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This Day In Hockey History-June 24, 1977-NHL Proposes Merger With WHA

NHL WHA Merger

The National Hockey League proposed Friday a merger with the Hockey Association with no less than six teams from the World Association forming a separate division under a National Hockey League umbrella.

The proposal will be put forth to the surviving World Hockey teams and is expected to be accepted. The cities most likely to join the National Hockey League are , New England, Cincinnati, Edmonton, Houston and Winnipeg, with Birmingham also under consideration.

The new division, whatever the number of teams, would play a 1977-78 schedule within itself. The four top teams then would join the top 12 finishers of the remainder of the National Hockey League in an interlocking playoff format.

The announcement of the action was made jointly by National Hockey League president-elect John Ziegler and Alan Eagle-son, executive director of the Players Association. With a mountain of problems still to be resolved between National Hockey League owners and the players' union, the two groups have scheduled more meetings for starting July 13.

The “merger” as the players want to call it, or ‘'expansion” in the owners' terms, would be worked in gradually. Following the 1977-78 season, the schedules would be slowly integrated with each additional season, culminated in a thorough realignment of the league within four years.

Original proposed Wha Merger – Image by Chris Creamer at sportslogos.net

Ziegler said “not less than six teams” from the World Association would be involved. But he refused to divulge what the incoming teams will have to pay for joining the National Hockey League. “A figure of dollars. $3.2 million, has been reported,” he said, “but it is less than that.”

Once the new teams have tendered their applications to join the National Hockey League, the will be a thing of the past.

“I don't know what they will call their division,” said Eagleson. “Why not the Eagleson-Ziegler Division?”

Ziegler interrupted and said: “Why not the Ziegler-Eagleson Division?”

Such matters as what to do with the collective bargaining agreement, players' pension rights, rights held to various players by teams in both leagues and the fate of those World Hockey Association players whose teams are not included form a long list of problems which must be resolved.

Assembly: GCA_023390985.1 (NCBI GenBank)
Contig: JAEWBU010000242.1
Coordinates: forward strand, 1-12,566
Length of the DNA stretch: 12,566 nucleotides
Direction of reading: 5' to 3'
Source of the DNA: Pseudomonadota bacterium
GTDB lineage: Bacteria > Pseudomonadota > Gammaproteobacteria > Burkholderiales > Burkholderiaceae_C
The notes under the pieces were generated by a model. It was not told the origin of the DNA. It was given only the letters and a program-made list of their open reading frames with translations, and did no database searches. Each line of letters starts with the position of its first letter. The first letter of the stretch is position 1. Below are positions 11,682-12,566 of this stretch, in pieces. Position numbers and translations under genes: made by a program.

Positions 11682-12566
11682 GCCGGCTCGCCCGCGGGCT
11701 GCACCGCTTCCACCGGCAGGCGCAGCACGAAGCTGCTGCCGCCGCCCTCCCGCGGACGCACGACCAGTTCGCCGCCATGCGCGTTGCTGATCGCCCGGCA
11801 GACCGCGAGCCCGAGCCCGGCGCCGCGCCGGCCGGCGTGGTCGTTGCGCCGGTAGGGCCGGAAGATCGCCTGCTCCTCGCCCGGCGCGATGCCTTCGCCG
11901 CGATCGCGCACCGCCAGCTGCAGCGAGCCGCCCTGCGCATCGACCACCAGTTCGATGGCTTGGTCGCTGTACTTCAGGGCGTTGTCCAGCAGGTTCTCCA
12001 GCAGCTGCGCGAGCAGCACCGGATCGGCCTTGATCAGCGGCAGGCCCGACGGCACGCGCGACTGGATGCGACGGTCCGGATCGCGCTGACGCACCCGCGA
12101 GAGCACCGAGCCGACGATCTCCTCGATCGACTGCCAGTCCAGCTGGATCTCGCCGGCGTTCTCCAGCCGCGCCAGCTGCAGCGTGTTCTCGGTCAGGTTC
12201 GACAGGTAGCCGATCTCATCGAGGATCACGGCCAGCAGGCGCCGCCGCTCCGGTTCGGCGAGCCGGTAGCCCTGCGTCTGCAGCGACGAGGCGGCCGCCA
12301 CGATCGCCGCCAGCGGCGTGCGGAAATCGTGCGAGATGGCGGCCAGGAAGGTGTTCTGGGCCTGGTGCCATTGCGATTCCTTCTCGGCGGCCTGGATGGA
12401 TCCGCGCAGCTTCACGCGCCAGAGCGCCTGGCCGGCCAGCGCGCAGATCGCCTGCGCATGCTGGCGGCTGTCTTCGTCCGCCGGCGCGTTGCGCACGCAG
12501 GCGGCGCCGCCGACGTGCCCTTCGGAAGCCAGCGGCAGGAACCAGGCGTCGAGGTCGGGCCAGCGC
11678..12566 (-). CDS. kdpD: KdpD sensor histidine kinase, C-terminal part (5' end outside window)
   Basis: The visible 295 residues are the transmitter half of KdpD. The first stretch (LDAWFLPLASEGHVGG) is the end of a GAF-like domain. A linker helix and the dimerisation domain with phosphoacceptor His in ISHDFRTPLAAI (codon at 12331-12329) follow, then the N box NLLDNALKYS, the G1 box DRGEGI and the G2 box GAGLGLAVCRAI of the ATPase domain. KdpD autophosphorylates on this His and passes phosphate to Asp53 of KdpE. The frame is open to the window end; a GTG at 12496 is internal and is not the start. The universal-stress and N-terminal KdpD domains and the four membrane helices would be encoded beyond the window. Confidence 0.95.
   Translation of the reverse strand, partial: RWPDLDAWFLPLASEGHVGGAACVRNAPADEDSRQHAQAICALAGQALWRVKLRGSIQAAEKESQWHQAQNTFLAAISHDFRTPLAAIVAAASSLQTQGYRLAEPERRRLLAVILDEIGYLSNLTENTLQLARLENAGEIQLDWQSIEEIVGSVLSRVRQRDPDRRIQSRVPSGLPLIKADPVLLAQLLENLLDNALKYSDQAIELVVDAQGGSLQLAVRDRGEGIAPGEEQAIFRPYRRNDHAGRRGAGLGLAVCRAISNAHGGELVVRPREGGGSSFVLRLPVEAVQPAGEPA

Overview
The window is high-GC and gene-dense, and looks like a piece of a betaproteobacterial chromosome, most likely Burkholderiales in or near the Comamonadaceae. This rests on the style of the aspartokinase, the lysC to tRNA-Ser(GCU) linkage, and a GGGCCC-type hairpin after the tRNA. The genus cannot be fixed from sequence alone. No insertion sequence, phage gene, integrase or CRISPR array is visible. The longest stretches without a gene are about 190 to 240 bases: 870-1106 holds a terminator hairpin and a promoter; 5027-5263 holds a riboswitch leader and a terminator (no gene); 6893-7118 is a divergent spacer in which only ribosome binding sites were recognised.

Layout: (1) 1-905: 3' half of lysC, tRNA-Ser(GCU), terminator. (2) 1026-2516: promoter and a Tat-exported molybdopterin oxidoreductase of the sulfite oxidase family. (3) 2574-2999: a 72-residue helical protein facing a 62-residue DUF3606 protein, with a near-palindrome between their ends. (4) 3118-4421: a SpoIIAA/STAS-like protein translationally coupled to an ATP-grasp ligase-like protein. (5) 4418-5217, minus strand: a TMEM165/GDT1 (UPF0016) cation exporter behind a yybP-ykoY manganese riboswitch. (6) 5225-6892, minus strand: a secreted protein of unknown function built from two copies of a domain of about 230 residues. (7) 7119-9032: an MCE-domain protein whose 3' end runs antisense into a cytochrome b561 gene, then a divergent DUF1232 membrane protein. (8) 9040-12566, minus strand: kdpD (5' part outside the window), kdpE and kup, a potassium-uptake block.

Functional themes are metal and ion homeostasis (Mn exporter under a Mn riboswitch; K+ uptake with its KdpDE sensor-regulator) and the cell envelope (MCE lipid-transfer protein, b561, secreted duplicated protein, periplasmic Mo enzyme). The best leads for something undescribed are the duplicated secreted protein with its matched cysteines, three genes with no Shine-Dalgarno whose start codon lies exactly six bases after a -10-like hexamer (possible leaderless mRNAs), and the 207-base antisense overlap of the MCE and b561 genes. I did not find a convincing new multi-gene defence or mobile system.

Once merged, the collective bargaining agreement will be open for renegotiation. At least one owner, Jack Kent Cooke of the , is against renegotiating the basic agreement, in which unanimous approval is needed.

“The players hope that the owners will be able to resolve t h e matters of unanimous agreement,” said Eagleson. “We will take into consideration arising problems which we hope to resolve, many of them at the meetings in Toronto.

“The owners are not looking at this as a merger but as expansion. And that brings up a lot of questions involving antitrust and labor problems,” said Eagleson.

There also are the problems of staistics. goal scoring and other matters which appear to be foremost in the minds of National Hockey League players who believe the new division 1 will be more free-wheeling when it comes to scoring.

Eagleson said the merger-expansion had to be made before July 1, otherwise, the World Association felt it would have to play the 1977-78 season as a separate league.

The , , Quebec Nordiques and Winnipeg Jets were ultimately admitted to the NHL.

“Conditions for coming into our league will be set,” said Ziegler. “As to how many can qualify, we'll have to wait and see. All incoming teams must meet conditions of the National Hockey League constitution and each prospective member must file for application and then must be accepted.”

As to what happens to fresh money coming from the new teams. Ziegler said it could be used “to clean up obligations within and outside the National Hockey League.”

Although it wasn't stated Friday, Eagleson had said Thursday a portion of money the players' union will receive probably will go into the pension fund.

One sticky7 problem is the question of which team has rights to what players, since many have been drafted at one time or another by teams in both leagues.

“We ll be able to work out an arrangement on that,” said Ziegler.

“There's a good chance it will be worked out,” said Eagleson.

In another matter, the World Hockey Association has 58 international competition games scheduled this coming season.

Both Eagleson and Ziegler said such games would have to be restricted and such international competition could not be worked in with the National Hockey League schedule.

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